Skin biopsies are critical for histologic evaluation of rejection and proper treatment after facial allotransplantation. Many facial allografts provide only limited skin area, and frequent biopsies may also compromise aesthetic outcome. Sentinel flaps, recovered as free fasciocutaneous radial forearm flaps, have been used for remote-site rejection monitoring. They maintain their axial blood supply, similar to facial allografts. The correlation between facial allografts and sentinel flaps in cases of rejection is presented. The authors analyzed the experience of the Boston team's use of four sentinel flaps. Rejection was evaluated and results were compared for each time point. Sentinel flaps were used as functional flaps whenever possible. Results showed a reliable correlation between biopsy specimens taken from the facial allograft and sentinel flaps. During severe rejection episodes in 100 percent of biopsy pairs, both sites displayed a similar grade of rejection. In one case, clinical findings suggested rejection in the facial allograft but were unraveled as rosacea, because clinically there was no rejection displayed in the sentinel flap. The sentinel flap shows a reliable correlation to the facial allograft in cases of severe rejection, therefore providing a valuable tool for rejection monitoring in facial allotransplantation. Advantages of using these flaps include the avoidance of further surgical procedures to the primary vascularized composite allotransplant, additional use of the sentinel flap to repair damaged nonfacial sites, and its utility as both a clinical and histopathologic barometer of rejection and predictor of the potential existence of facial dermatitis unrelated to rejection. Therapeutic, IV.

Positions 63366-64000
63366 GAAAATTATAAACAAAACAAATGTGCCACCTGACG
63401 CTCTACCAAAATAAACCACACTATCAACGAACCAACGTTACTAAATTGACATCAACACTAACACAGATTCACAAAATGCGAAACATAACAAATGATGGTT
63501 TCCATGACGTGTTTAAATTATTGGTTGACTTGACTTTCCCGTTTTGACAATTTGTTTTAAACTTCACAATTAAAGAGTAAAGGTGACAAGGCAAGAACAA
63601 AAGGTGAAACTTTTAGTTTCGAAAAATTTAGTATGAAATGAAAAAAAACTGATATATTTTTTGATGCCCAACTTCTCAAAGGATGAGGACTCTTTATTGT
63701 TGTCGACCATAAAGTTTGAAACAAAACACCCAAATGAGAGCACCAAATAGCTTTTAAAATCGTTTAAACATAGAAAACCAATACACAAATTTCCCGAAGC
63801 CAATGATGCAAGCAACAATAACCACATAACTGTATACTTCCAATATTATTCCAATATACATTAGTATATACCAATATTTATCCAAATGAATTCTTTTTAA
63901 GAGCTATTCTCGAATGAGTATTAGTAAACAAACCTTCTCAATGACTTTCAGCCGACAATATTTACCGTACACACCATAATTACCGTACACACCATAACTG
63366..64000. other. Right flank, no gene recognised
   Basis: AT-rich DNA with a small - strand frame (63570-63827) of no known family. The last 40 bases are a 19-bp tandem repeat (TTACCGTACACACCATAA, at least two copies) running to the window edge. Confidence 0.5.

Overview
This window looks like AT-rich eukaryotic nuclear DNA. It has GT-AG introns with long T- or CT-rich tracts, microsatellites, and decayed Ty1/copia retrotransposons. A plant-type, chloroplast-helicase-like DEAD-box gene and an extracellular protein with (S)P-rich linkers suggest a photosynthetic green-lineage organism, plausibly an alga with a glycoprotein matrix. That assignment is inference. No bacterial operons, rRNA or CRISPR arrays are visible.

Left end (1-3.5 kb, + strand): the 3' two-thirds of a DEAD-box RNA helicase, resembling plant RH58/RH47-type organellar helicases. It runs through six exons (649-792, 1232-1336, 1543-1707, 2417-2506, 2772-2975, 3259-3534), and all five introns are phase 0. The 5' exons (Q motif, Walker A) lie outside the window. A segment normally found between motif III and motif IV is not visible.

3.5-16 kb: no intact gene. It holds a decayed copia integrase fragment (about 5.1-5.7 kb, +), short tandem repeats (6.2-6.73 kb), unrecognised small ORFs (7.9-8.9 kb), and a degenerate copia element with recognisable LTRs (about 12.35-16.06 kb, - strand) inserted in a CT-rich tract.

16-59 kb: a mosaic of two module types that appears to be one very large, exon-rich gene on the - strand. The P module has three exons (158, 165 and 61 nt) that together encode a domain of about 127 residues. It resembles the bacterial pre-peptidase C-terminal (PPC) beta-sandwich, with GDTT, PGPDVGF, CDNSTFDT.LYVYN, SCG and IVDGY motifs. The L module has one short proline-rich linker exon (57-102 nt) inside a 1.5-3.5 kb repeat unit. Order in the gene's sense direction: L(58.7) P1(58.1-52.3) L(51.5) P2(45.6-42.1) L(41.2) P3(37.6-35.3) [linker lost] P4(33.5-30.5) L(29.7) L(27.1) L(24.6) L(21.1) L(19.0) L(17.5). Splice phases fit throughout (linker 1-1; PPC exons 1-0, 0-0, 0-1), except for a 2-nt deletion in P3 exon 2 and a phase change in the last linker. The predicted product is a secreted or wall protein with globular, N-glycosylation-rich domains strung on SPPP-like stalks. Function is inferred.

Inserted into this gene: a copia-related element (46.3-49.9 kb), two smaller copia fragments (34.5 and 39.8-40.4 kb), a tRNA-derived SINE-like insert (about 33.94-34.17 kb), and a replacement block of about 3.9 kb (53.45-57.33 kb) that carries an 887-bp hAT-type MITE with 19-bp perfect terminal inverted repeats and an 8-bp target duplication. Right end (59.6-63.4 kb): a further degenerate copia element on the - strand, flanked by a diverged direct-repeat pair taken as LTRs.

2. Complications of irradiated allografts in orthopaedic tumor surgery.

    PubMed

    Lietman, S A; Tomford, W W; Gebhardt, M C; Springfield, D S; Mankin, H J

    2000-06-01